Bernard LOUVAT, President of Evolution Robotics Inc.

Evolution Robotics war created in March 2001, but released its first product in February 2002. This product is a Software Platform (and a hardware kit) allowing the development of personal robots for home and commercial use. Sometimes referred as the "Microsoft of robotics", the young company has indeed the ambition to provide a standard platform powering the creation of robots and robotics applications.
The company was funded with the help of idealab! and Ben Rosen. Bernard Louvat (below) is its President and COO. The software platform you are proposing intends to become a standard of the personal robots industry. Do you foresee a "standards war" (such as the "browser war", a few years ago, for the Internet) for robots?

    Bernard Louvat: We are not the only company that has developed a robot control system and brought it to market, and, undoubtedly, we won't be the last. However there are many reasons we believe that the Evolution Robotics Software Platform has the best chance to become the standard for the emerging personal robotics industry. To name a few:
    1. Robotics is a complex discipline requiring expertise in many fields including mechanics, electronics, software, and industrial design. We have extensive talent in all these areas due to our alliances with institutions like Caltech, JPL, USC and Pasadena Art Center.
    2. Evolution Robotics is a company with a unique blend of extremely talented entrepreneurs, Roboticists, business managers and commercial engineers. Our staff and advisors have extraordinary accomplishments, such as building robots that have been sent to other planets; developing best-selling software; building over 30 companies; and holding executive management positions at companies like Compaq, Apple, Disney, and Lotus. With this compilation of talent, Evolution Robotics will move robotics out of the lab and into the home and workplace.
    3. The Evolution Robotics Software Platform was developed from the ground up to be used with a variety of hardware designs and operating systems. The platform has no legacy issues relating to an original robot platform - it has not been generalized for a specific use.

The Evolution software platform is reffered as "Open". In which way is it open? Do you intend to make the sourcecode (or part of it) public in a near future?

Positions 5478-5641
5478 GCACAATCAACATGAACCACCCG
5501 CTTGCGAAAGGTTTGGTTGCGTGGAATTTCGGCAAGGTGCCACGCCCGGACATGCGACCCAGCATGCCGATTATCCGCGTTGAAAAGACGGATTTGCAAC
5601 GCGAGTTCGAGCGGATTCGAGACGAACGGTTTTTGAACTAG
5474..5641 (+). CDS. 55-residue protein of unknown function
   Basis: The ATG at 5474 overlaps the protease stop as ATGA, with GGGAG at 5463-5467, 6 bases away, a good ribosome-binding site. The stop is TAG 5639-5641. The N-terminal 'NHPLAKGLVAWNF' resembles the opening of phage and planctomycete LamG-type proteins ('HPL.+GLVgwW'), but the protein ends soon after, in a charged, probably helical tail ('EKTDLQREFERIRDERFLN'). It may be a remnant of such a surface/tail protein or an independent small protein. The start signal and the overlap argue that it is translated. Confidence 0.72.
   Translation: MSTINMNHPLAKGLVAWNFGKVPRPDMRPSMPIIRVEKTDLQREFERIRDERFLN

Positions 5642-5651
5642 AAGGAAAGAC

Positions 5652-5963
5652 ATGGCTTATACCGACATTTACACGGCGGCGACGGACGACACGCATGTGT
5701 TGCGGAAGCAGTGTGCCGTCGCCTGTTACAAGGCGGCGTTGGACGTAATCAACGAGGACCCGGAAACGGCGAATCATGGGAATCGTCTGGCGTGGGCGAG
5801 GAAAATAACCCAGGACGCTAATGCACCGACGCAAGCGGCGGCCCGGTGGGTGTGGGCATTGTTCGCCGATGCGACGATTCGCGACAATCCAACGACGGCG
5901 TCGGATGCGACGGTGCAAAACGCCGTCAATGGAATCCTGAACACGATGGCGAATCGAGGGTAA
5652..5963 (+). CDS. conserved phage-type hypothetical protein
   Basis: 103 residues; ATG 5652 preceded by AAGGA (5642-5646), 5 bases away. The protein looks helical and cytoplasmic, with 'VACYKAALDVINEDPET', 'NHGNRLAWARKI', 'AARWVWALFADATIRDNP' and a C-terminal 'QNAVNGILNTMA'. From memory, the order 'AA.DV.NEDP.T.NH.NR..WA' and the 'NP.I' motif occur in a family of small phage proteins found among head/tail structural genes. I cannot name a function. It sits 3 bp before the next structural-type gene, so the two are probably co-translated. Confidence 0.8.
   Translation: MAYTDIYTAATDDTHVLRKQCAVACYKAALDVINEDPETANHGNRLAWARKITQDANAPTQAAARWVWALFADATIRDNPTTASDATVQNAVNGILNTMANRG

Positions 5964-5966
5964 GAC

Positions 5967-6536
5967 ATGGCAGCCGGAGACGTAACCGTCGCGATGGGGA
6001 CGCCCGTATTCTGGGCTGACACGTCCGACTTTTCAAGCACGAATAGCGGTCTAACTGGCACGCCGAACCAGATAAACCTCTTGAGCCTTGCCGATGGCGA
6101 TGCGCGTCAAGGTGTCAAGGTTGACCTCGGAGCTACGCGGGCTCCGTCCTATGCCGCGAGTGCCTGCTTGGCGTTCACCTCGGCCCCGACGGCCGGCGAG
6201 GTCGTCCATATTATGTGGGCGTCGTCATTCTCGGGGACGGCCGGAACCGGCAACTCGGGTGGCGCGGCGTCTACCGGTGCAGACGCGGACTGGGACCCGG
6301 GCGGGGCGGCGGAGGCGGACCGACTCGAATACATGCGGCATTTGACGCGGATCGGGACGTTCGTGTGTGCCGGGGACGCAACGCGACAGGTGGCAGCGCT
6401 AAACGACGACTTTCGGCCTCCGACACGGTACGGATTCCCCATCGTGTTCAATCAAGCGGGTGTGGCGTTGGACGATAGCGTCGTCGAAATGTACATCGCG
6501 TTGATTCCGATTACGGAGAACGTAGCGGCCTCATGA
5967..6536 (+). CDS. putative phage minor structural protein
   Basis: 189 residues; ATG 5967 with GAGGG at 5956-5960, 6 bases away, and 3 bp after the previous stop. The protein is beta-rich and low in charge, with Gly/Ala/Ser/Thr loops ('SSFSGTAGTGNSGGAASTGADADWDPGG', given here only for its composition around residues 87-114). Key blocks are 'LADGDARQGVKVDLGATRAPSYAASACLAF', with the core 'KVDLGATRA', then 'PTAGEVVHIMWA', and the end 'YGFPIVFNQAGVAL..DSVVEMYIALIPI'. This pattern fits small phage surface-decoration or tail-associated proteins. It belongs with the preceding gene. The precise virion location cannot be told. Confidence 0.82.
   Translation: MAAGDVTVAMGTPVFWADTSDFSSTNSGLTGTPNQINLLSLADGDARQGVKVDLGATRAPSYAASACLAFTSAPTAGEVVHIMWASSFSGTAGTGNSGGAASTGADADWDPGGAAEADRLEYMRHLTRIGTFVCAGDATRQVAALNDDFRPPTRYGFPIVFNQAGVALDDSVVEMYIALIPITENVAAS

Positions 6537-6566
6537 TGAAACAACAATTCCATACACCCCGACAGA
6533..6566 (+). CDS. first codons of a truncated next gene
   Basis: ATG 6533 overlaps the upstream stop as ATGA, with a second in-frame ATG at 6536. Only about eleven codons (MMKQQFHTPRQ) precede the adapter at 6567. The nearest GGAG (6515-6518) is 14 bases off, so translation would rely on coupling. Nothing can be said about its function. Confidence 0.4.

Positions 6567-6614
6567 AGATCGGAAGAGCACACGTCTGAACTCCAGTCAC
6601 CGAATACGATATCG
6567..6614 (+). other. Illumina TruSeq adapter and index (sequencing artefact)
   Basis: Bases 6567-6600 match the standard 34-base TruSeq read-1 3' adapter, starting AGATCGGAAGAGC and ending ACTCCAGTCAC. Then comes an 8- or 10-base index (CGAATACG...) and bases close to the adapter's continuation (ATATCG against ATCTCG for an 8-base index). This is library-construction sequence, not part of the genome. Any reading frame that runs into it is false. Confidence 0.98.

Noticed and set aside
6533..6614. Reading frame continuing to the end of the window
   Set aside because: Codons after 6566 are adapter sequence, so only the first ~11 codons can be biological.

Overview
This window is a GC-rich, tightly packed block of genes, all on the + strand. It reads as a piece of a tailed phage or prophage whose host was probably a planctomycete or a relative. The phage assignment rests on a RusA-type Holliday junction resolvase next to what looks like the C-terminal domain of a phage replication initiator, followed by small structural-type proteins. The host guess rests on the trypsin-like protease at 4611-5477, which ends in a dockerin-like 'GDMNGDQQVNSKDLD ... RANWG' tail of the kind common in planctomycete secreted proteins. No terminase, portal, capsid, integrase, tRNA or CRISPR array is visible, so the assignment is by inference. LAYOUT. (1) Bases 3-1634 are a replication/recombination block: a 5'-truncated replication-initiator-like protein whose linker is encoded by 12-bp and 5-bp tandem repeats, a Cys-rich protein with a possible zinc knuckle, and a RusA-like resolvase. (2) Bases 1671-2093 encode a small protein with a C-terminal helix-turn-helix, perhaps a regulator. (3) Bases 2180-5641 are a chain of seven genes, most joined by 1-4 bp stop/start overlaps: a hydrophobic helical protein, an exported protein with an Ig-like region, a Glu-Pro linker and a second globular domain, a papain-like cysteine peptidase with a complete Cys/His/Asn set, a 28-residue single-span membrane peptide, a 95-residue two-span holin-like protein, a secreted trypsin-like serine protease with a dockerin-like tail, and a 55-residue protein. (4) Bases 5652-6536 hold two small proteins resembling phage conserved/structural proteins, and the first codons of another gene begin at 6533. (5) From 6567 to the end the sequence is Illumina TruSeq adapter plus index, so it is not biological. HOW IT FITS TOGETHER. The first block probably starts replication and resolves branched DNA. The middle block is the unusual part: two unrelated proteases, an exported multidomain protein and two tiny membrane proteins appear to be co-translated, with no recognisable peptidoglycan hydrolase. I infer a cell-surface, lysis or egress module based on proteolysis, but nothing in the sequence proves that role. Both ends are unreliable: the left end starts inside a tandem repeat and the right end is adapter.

Evolution Robotics provides open APIs so developers can write applications to work with the platform. The software license also enables third party developers to resell their applications as long as is doesn't require the redistribution of Evolution Robotics software code. However we aren't providing source code. We will provide code examples to help developers in their efforts, but the platform itself if proprietary.

In a world of numerous Internet-connected personal robots, do you consider "robot hacking" (taking control of a robot from a remote location, with bad intentions) or "robot virusing" (introducing damaging data in the robot's system) a real threat, or at least a serious concern?

    Hacking and viruses should always be taken seriously by anyone developing any network-connected product.

Could you indicate what are the financial objectives of Evolution Robotics, in terms of sales, for the first years of activities, or in the long term?

    Our financial objectives are to create a strong return for our investors and to be a profitable company. Regarding the specific numbers, that’s hard to estimate at this time. However, we are pursuing partnerships and licensing agreements aggressively and hope to have 2-4 deals closed before the end of 2002.

In terms of "categories", what in your opinion will be the most important market segment for Evolution Robotics, between functional robots (doing helpful tasks), entertainment robots (autonomous toys) or combat robots?

    There are a number of market segments that we believe will be most attractive to and interested in a product and services offering from Evolution Robotics. Those include the appliance industry (vacuums, mowers, etc), the toy/entertainment industry and the healthcare industry. All of these market segments have initial robotic products.

According to you, when will we see the introduction on the market of a personal, voice-activated robot, able to perform complex tasks (for instance, say, prepare a full breakfast alone)?

    Making breakfast alone is a tall order, even for some people! Truthfully though, a multipurpose, personal robot is not as far off as you might expect. The trick is in the interpretation of "complex tasks." C3PO is at least 10 years away. But a robot in your home that can let in the cable man, make reservations, answer your phone and improve your child’s performance in school - that will arrive sooner that any of us expect.

Interview by Cyril Fievet, February 26, 2002

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